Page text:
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Commons to debate NHS reform plans

Deputy Prime Minister Nick Clegg will attempt to stave off a rebellion over divisive health service reforms that return to the Commons.

Liberal Democrat critics have branded the overhaul "the biggest upheaval of the NHS in its history" and have vowed to oppose it during two days of detailed scrutiny by MPs.

Mr Clegg attempted to rally support for the proposals last night at a meeting with the party in the Commons.

But aides admitted there is still a "range of views" on the plans and they expect "robust interventions" today, although they are "confident" they will win enough support for the reforms to progress.

Ahead of the debate the NHS Confederation warned there was a "real danger" the shake-up would paralyse the health service.

In April the Government announced a "pause" in the Health and Social Care Bill amid widespread anger over the reforms among NHS professionals and patient groups.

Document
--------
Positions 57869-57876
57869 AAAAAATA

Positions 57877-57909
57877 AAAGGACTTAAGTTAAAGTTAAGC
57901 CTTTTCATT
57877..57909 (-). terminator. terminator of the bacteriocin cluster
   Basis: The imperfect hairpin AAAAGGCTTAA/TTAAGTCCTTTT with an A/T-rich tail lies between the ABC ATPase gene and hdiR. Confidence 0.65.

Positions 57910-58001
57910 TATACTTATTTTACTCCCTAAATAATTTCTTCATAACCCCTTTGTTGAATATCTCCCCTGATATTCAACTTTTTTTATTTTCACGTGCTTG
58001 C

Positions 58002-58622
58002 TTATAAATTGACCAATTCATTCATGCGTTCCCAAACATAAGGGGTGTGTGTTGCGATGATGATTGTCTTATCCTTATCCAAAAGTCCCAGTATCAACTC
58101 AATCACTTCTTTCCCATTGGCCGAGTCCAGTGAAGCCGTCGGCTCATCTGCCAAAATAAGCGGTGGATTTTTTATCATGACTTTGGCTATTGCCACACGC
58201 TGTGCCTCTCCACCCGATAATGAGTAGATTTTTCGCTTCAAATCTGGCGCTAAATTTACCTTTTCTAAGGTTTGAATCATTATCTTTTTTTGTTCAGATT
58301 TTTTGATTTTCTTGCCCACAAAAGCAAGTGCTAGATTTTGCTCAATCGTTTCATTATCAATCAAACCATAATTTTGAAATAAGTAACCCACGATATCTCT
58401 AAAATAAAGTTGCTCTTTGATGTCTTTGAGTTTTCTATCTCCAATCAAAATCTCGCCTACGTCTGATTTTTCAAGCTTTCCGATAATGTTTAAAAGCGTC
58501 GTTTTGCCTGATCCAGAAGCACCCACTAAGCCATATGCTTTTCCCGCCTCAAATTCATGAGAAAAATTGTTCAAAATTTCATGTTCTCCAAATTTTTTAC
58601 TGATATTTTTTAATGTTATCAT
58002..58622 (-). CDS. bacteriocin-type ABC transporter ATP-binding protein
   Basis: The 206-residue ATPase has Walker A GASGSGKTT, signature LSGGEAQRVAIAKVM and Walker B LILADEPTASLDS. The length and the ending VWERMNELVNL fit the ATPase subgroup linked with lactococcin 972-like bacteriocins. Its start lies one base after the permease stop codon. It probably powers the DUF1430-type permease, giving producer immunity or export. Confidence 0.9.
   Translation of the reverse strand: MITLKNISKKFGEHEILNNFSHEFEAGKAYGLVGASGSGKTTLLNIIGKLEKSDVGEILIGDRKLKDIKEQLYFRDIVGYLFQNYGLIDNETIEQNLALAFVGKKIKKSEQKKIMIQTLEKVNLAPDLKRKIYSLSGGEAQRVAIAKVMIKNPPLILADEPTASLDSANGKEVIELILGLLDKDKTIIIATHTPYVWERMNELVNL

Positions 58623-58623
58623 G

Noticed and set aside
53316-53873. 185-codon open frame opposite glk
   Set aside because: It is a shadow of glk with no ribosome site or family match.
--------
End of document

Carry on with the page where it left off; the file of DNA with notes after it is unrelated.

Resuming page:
After further consultation a series of revisions were announced in June in an attempt to appease critics.

But Lib Dem MP Andrew George, a member of the Commons Health select committee, remains defiant.

He said: "The Bill breaks the coalition agreement, is based upon a false claim that the NHS performs poorly in comparison with health systems across Europe, and represents the biggest upheaval of the NHS in its history at precisely the time it needs stability and certainty.

"The Bill runs the high risk of producing a National Health Service which is driven more by private profit than by concern about patient care, risks undermining emergency services through the fragmentation of health systems, is a major missed opportunity to produce a health service that is more accountable to the patients and communities it serves, and fails to do what really needs to be done - streamline the pathways between health and social care."

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